Investigators from Saudi Arabia and the United States of America have determined “with very high probability” that the weekend attack on the Saudi oil industry was launched from an Iranian base in Iran close to the border with Iraq.
Ten drones performed co-ordinated strikes on key Saudi Arabian oil facilities knocked out half of the country’s oil capacity — more than 5-million barrels a day. This amounts to about 5% of the world’s supply. Saudi and US investigators have determined “with very high probability” that the attack came from an Iranian base, according to a source.
Who’s behind this?
Yemen’s Houthi rebels said they’re responsible for the attacks, but a spokesperson for the Saudi-led coalition in Yemen said that Iranian weapons were used in the oil field attack.
Where the US stands
President Trump said it looks like Iran was behind the attack but suggested it was too early to say for sure. Trump also insisted that he does not want war with Iran.
How it’s affecting oil
On Monday, US oil prices spiked by more than 14%. It was the biggest spike since January 2009.
Oil prices dropped sharply Tuesday, following Monday’s surge that sent shock waves around the world.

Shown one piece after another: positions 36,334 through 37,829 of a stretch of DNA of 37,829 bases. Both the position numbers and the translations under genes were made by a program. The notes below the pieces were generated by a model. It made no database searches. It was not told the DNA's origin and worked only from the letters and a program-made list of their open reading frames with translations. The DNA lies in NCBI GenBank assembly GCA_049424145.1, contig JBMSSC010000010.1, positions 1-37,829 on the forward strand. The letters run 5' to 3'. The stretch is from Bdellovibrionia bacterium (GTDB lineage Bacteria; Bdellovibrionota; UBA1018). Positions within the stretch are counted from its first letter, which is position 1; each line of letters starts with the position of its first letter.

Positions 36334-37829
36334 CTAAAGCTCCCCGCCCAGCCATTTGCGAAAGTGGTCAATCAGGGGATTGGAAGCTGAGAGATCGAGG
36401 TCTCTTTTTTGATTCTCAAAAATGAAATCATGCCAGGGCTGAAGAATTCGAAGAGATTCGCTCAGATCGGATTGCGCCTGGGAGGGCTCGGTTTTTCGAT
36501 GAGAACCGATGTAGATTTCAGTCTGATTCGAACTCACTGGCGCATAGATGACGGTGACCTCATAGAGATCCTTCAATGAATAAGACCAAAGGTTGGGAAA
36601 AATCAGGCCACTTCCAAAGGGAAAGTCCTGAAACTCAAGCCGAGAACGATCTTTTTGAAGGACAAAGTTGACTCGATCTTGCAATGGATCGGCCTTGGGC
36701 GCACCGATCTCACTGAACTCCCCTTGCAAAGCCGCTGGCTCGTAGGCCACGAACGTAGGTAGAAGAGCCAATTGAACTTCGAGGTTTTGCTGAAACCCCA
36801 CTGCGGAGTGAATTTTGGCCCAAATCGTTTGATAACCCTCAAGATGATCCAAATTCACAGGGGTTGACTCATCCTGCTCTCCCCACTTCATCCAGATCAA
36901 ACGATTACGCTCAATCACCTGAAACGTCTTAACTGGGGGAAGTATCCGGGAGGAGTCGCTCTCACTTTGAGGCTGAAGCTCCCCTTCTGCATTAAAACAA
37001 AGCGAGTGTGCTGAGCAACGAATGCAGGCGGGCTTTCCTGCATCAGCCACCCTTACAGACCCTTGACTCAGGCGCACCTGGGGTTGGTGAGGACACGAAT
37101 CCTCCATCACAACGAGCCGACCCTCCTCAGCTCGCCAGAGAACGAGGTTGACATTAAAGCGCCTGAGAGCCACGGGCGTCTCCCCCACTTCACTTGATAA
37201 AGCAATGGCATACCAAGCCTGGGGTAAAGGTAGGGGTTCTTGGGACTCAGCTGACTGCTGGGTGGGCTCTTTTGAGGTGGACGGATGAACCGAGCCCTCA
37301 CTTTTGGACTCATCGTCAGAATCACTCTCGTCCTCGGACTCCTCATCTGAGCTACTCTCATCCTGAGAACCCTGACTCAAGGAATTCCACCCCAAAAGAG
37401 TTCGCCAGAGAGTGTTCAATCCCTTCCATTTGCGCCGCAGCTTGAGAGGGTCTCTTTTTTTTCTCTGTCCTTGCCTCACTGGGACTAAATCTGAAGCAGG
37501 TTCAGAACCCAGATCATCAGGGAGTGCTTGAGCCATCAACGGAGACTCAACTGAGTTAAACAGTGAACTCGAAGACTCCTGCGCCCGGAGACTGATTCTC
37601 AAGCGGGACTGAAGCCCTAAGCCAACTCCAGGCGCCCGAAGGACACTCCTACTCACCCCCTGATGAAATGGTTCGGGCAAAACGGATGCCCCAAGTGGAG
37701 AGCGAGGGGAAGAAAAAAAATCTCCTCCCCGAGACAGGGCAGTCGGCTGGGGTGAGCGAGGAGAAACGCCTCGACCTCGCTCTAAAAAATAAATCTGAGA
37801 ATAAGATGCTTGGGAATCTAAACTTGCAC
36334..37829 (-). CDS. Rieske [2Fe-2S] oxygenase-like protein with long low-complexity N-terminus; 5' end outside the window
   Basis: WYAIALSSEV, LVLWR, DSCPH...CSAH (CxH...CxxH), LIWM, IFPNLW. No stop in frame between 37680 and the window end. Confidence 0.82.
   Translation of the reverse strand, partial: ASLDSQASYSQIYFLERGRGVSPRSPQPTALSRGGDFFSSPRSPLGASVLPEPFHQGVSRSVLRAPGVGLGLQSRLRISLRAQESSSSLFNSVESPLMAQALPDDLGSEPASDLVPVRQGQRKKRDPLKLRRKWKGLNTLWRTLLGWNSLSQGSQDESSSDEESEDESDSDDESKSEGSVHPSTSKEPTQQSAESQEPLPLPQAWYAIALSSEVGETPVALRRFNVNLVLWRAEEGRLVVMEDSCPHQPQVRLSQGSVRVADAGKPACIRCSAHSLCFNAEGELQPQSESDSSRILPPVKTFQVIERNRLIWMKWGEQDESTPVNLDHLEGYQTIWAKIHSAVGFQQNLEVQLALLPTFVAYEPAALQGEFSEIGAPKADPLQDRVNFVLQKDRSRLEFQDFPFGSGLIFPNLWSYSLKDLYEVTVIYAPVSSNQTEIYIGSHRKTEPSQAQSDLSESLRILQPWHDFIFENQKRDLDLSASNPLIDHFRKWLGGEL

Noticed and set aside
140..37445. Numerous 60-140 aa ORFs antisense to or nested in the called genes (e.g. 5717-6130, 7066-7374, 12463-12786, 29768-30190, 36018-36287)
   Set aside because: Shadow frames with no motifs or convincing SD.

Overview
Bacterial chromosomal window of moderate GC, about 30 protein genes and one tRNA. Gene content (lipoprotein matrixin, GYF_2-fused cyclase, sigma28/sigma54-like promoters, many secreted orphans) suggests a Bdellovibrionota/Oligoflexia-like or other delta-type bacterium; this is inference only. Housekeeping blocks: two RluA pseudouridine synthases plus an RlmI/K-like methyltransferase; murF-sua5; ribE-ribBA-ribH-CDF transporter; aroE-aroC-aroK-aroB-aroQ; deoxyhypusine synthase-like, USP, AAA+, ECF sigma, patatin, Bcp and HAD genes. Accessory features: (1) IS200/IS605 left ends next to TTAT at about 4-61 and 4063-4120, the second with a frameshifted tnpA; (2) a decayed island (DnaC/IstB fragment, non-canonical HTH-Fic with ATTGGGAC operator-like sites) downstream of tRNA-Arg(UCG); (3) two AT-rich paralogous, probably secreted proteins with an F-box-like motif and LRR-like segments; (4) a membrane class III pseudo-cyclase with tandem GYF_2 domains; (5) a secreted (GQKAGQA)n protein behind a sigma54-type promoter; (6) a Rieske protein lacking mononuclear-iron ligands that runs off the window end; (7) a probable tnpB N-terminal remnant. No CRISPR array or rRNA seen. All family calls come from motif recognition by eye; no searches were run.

US oil futures dropped 4.6% to $59.98 per barrel, following a Reuters report that Saudi Arabian oil production would return to normal within two to three weeks. Investors took that as a positive sign about the impact of the weekend’s attacks on global oil supply.
Brent crude, the international benchmark, is down 5.8% at $64.99 a barrel.
How it could affect South Africans
According to Fin24, a strong rand rally over the past week put the petrol price on track for a cut in the first week of October. This would mean petrol price cuts of between 11c an 24c a litre.
The Automobile Association spokesperson Layton Beard says the massive increase in the global oil price will likely cancel out the forecast price cut.